El-Sharif, Abdulhamid January 2013 (has links)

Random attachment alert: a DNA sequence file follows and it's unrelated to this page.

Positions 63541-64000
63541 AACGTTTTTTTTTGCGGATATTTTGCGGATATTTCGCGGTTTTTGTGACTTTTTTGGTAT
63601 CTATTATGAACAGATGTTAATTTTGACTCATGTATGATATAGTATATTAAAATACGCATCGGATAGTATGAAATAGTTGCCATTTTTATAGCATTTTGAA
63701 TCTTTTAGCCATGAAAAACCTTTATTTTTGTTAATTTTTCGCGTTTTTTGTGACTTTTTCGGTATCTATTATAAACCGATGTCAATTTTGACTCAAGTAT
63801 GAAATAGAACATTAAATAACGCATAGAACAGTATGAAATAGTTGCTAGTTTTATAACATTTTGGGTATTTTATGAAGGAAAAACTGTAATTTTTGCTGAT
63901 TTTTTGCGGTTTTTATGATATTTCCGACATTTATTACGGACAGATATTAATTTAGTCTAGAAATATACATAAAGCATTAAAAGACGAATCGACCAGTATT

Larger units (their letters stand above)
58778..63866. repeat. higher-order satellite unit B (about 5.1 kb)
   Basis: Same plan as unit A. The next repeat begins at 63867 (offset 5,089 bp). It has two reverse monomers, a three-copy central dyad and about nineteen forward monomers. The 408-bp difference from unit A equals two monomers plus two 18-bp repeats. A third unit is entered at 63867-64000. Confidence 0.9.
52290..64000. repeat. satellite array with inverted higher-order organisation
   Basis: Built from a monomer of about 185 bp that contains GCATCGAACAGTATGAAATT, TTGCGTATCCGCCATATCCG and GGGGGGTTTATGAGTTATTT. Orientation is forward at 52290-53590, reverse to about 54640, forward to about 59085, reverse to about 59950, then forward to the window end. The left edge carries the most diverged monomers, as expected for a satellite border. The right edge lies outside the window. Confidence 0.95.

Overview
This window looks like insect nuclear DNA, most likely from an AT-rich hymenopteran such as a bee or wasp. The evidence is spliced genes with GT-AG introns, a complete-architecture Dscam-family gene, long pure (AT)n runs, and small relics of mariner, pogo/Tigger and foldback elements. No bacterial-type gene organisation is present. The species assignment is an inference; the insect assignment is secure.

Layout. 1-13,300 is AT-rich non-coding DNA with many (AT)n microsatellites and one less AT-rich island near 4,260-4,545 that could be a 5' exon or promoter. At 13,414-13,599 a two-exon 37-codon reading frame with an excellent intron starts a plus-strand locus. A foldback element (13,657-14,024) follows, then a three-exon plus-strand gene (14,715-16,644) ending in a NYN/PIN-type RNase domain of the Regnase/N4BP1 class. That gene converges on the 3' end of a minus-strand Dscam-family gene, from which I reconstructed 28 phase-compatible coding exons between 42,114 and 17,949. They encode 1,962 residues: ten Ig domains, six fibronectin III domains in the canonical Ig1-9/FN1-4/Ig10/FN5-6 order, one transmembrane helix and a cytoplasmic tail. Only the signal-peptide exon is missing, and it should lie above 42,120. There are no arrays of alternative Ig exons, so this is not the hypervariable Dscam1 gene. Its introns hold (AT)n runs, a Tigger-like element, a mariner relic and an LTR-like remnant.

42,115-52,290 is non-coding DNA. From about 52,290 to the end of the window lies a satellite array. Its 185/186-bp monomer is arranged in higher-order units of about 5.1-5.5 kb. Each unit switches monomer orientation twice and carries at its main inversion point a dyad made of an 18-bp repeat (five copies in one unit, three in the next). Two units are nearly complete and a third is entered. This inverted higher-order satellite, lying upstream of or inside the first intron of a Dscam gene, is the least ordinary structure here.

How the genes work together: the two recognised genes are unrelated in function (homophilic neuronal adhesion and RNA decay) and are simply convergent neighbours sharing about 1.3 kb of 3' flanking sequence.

The high growth of world population and modern lifestyle are increasing the world’s energy consumption and fossil fuel depletion, as well as increasing environmental and economic adverse impacts. This concern is encouraging scientists and governments to create more reliable, long-lasting and environmentally benign energy sources. Renewable energy sources, particularly solar energy, are nowadays suggested as being one of the main alternative and future sources of energy to traditional fossil fuel sources. Nevertheless, the main challenge in utilizing solar energy is its high utilization cost and variability, when a storage or backup system is required. To overcome this problem, many researchers have introduced hydrogen because it is the cleanest, most abundant and safest fuel that can be used as an energy carrier or a backup system in place of batteries and fossil fuel generators. Solar hydrogen system (SHS) technologies are still immature and a few experimental projects have been installed around the world, inspiring more studies to improve these technologies towards a hydrogen-economy objective. Very little software is commercially available to use for simulation and optimization of a solar hydrogen system and no effective software has been developed for thermo-economic analysis. However, in this study a thermo-economic model library component for solar hydrogen system units such as photovoltaic (PV), photovoltaic thermal (PV/T), fuel cell and electrolyzer have been developed and validated using the commercially available software package IPSEpro. The developed models, along with the existing IPSEpro model libraries have been used to; design, optimize and simulate the entire system to meet the energy demands of a small community in three different sites. The sites considered were Sabha and Misurata in Libya, a hot region as well as Newcastle in United Kingdom in a cold region, using yearly average and a typical summer and winter actual weather data for each site. A parametric study was carried out to investigate the effects of the environmental, main operation and economic parameters on the performance and outputs of each component and the entire system. A thermo-economic analysis of the SHS showed that the PV unit has the highest factors for; (exergy destruction (exdf), destruction cost (CD), investment and destruction summation (ZTCD), and the lowest exergoeconomic (fk), followed by the fuel cell and the electrolyzer. However, the low (fk) factor of the PV and the fuel cell units indicated that a high level of attention has to be focused on increasing the unit’s exergy efficiency. Moreover, the high (fk) factor of the electrolyzer indicates that the reduction of the unit investment cost (ZT) has the priority for unit performance improvement and production cost reduction. It has also been established that, for a SHS at base condition, A. A. El-sharif iii Newcastle University the system’s exergy efficiency was 5.07% with a daily average output electricity cost of 0.23$/kWh. However, for Sabha and Newcastle, the yearly average electricity cost was 0.40$/kWh and 0.77 $/kWh respectively. This is still uncompetitive compared with (+- 0.15 $/kWh) typical current electricity market prices. In addition, the study clarified that SHS will be economically reasonable if the costs of the CO2 emission and fossil fuels consumed are considered in the analysis, particularly in Sabha and Misurata regions. Nevertheless, in these regions the photovoltaic electricity is competitive to the traditional power plant current prices. The analysis also shows that the variation in the environmental, economic and operation parameters have a significant effect on the system and its units’ performance and output costs. The parametric study mainly considered the variation of; ambient temperature (Ta), solar intensity (Sirr), module surface temperature (PV/Tc), interest rate (ir), capacity factor (CF), capital cost (CFC), lifetime (ny), price of output hot water (cwh), cell voltage (Vc), stoichiometric ratio (StH2), hot water temperature and mass flow rate. The parametric study results revealed that the optimum SHS operation conditions will achieve at the smallest ambient temperature and the highest solar intensity. It is also found that recycling the output streams, particularly the hydrogen and utilizing the output hot water of the unit’s cooling system will significantly enhance its performance and reduce the production costs. The study proves that increasing the output hot water of the PV/T system to utilize it in a low thermal energy system using an electric heater is unfeasible. More investigation is recommended to build an integrated IPSEpro thermo-economic model to utilize the SHS output hot water in a low thermal energy system using a solar collector.